There are 25 items on the General Sciences portion of the ASVAB. The questions can be divided into three areas:
- Physical science: The physical sciences include physics and chemistry. Questions in this area will cover topics such as the properties of acids and bases.
- Earth science: Earth science focuses on geology, meteorology, and astronomy. In this section, you will be expected to know information such as how long it takes the Earth to make one trip around the sun.
- Life science: The life science section includes issues relating to nutrition, health, and biology. One example of the type of the type of information covered in this section would be naming the heart rate for a healthy adult.
Technical knowledge is not considered part of the General Sciences portion of the test. Your knowledge of automotive repair, electronics components, and tools will be measured in the following sections:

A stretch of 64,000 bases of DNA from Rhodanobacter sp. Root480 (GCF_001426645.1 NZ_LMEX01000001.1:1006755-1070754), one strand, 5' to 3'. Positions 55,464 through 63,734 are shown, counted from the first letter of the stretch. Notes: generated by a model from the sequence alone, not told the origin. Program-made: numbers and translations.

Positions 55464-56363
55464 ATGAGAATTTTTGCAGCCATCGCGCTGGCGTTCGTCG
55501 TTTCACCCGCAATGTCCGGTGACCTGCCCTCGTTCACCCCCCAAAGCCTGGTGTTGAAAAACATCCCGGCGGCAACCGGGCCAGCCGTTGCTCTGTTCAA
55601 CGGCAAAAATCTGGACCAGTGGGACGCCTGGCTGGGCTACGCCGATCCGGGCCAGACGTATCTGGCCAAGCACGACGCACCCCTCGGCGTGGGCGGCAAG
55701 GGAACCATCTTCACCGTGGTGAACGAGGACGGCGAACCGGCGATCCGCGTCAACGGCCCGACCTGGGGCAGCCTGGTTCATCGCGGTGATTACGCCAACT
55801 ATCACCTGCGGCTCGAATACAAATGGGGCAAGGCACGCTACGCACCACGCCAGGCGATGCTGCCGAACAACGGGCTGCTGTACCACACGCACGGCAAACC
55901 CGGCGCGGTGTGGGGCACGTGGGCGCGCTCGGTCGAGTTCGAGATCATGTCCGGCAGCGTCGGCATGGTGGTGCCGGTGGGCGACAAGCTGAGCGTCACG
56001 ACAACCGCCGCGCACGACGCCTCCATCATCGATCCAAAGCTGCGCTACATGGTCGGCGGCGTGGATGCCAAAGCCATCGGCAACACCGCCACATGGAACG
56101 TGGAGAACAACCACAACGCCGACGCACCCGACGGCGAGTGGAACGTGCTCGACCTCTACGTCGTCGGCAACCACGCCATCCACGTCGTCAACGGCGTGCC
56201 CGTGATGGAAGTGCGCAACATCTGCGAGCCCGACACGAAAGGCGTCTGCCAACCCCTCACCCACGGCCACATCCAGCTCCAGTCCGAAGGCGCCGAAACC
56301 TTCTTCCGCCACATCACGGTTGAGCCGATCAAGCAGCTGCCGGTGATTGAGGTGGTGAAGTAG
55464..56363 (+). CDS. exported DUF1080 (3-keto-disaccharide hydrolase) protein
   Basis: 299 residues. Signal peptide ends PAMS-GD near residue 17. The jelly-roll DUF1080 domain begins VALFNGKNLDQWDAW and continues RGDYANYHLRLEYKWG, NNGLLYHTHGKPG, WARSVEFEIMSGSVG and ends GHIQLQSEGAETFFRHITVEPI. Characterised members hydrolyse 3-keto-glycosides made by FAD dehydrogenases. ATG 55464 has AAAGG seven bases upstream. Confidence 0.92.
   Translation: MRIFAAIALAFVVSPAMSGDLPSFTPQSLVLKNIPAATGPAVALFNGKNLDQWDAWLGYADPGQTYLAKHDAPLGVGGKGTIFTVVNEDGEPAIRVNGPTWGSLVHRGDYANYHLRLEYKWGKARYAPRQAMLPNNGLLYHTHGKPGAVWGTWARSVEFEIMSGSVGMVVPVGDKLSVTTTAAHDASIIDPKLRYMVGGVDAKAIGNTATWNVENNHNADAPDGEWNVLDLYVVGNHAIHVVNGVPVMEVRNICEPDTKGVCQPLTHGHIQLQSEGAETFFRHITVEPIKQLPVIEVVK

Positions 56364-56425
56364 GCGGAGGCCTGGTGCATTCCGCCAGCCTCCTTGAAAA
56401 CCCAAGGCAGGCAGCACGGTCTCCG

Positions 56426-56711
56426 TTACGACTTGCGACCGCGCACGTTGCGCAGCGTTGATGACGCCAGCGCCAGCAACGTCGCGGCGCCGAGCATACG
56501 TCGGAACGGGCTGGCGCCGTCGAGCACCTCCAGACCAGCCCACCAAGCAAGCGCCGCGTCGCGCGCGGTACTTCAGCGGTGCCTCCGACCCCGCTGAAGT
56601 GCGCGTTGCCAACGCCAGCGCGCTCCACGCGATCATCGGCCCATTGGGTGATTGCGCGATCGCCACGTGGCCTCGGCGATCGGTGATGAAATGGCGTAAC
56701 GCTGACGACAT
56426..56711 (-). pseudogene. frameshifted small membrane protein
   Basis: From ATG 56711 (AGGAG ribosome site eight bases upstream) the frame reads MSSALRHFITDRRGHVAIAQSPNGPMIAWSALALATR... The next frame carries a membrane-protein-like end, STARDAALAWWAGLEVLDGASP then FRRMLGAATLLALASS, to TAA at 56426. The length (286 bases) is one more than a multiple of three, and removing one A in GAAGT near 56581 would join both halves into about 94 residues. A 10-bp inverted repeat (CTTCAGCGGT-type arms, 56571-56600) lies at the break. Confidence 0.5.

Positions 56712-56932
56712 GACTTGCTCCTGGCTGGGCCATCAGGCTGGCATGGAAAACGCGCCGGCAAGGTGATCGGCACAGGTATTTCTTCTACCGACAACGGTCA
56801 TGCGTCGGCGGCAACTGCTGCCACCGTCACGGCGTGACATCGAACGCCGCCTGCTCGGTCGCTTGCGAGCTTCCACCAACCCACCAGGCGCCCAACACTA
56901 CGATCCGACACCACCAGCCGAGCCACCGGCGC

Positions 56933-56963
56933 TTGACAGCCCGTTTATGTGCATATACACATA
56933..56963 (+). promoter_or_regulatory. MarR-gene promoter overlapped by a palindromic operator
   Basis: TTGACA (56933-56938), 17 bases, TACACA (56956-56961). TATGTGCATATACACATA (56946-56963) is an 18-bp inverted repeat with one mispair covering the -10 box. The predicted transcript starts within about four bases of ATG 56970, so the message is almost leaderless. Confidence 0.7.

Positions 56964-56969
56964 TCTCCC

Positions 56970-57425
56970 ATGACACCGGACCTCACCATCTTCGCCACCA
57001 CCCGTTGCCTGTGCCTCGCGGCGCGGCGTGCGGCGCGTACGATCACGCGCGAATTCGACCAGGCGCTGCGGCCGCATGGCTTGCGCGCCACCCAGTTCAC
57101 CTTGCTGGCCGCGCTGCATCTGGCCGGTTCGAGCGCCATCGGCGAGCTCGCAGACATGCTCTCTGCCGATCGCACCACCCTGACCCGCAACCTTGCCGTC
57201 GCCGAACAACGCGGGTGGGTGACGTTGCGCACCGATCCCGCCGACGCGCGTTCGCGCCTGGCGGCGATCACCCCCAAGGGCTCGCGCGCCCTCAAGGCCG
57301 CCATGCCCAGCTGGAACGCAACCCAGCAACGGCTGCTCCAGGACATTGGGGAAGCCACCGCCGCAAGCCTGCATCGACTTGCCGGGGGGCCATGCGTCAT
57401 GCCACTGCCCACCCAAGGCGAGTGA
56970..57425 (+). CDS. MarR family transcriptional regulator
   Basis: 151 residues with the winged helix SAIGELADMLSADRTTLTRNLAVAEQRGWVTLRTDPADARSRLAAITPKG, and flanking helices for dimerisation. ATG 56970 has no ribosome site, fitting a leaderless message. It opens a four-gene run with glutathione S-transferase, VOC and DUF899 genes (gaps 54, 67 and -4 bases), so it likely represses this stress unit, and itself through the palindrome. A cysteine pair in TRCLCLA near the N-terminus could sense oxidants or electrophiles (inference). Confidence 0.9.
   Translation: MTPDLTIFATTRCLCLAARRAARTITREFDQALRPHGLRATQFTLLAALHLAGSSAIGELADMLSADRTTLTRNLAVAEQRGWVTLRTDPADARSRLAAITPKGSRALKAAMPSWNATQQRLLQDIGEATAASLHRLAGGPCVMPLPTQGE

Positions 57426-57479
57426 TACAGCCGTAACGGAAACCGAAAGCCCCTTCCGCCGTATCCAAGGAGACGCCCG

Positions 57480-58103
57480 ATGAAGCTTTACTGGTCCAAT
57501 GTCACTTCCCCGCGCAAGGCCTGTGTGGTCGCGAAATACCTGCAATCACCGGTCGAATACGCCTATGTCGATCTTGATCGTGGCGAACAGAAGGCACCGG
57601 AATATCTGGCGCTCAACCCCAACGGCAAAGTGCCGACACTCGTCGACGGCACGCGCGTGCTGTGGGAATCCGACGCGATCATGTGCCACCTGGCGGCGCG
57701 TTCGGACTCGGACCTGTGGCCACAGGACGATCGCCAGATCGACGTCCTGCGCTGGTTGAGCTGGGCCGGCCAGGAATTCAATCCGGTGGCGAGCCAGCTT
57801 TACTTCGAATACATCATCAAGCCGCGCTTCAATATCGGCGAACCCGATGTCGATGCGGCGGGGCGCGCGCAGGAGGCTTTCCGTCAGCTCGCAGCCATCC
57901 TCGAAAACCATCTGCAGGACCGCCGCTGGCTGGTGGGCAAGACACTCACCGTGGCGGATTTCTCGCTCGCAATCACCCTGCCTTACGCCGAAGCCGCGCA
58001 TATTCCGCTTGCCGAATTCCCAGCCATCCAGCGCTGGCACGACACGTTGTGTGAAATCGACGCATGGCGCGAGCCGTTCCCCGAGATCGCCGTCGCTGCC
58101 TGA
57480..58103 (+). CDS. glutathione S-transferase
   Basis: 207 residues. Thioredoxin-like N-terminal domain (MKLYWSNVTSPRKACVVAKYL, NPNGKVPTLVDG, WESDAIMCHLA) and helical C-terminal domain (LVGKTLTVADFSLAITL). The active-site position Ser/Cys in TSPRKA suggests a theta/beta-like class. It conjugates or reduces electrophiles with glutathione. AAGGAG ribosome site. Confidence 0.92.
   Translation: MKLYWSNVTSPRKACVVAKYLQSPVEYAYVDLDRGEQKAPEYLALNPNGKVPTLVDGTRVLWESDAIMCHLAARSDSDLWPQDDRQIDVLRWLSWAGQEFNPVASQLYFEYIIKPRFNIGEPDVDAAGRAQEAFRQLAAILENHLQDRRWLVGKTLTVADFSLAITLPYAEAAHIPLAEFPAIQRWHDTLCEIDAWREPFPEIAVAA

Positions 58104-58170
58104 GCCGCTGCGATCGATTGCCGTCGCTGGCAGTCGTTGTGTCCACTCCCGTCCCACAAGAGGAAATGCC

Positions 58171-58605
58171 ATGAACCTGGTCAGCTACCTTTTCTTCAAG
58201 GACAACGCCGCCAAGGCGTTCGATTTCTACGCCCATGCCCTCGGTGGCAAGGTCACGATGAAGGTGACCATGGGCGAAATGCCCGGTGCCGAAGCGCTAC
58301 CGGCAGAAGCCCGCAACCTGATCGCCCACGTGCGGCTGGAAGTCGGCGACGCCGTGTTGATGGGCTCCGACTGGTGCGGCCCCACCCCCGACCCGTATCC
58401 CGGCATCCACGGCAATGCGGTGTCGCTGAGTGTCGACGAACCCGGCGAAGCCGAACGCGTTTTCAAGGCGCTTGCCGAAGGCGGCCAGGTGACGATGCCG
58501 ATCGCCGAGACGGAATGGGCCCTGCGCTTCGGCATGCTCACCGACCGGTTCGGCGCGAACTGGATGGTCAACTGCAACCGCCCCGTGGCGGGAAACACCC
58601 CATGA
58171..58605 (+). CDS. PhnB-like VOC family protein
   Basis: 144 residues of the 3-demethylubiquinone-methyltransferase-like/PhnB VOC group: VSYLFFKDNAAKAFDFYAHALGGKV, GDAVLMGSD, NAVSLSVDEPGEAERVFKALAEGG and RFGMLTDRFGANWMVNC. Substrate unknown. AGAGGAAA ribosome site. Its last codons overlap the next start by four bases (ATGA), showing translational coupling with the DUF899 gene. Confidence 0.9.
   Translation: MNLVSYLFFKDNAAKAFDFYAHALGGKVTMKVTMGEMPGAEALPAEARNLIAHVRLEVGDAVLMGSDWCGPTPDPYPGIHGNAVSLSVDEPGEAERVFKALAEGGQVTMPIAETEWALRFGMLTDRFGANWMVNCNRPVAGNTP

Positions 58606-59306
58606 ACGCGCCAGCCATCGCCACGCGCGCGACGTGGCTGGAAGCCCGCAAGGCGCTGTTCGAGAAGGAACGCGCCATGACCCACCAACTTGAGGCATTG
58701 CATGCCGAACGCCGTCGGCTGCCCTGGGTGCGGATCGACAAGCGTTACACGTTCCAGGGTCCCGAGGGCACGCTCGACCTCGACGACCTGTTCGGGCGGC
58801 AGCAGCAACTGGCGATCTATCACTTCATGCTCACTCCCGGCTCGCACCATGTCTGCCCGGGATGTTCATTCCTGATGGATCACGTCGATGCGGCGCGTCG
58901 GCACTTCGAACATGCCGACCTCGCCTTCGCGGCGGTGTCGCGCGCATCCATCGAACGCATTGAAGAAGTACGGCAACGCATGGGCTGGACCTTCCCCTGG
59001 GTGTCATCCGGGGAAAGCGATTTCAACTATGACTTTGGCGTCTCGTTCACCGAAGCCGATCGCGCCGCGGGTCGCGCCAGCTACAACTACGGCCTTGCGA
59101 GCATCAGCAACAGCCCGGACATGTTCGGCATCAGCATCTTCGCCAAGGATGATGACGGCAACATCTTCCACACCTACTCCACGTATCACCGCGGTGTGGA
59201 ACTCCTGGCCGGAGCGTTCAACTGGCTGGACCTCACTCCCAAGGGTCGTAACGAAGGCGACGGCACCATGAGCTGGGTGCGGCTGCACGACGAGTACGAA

- Automotive and Shop Information
- Shop Terminology and Tools
- Electronics Information
- Mechanical Comprehension
If you are planning on using your scores for the purpose of military enlistment, keep in mind that the General Sciences portion of the test is not used to calculate your Armed Forces Qualification Test (AFQT) score. Your AFQT score is calculated with results from the Word Knowledge, Paragraph Comprehension, Arithmetic Reasoning, and Mathematics Knowledge sections. The other sections provide information regarding what types of military jobs you may be able to perform once you have enlisted.
The information covered on the General Sciences portion of the test is covered as part of a standard high school science curriculum. However, you can help prepare for this part of the test by reviewing study guides, flashcards, or practice questions. When you’re studying, remember that you should try to spend no more than one minute on each question. As with all standardized tests, pacing yourself is important to getting the best possible score on the ASVAB.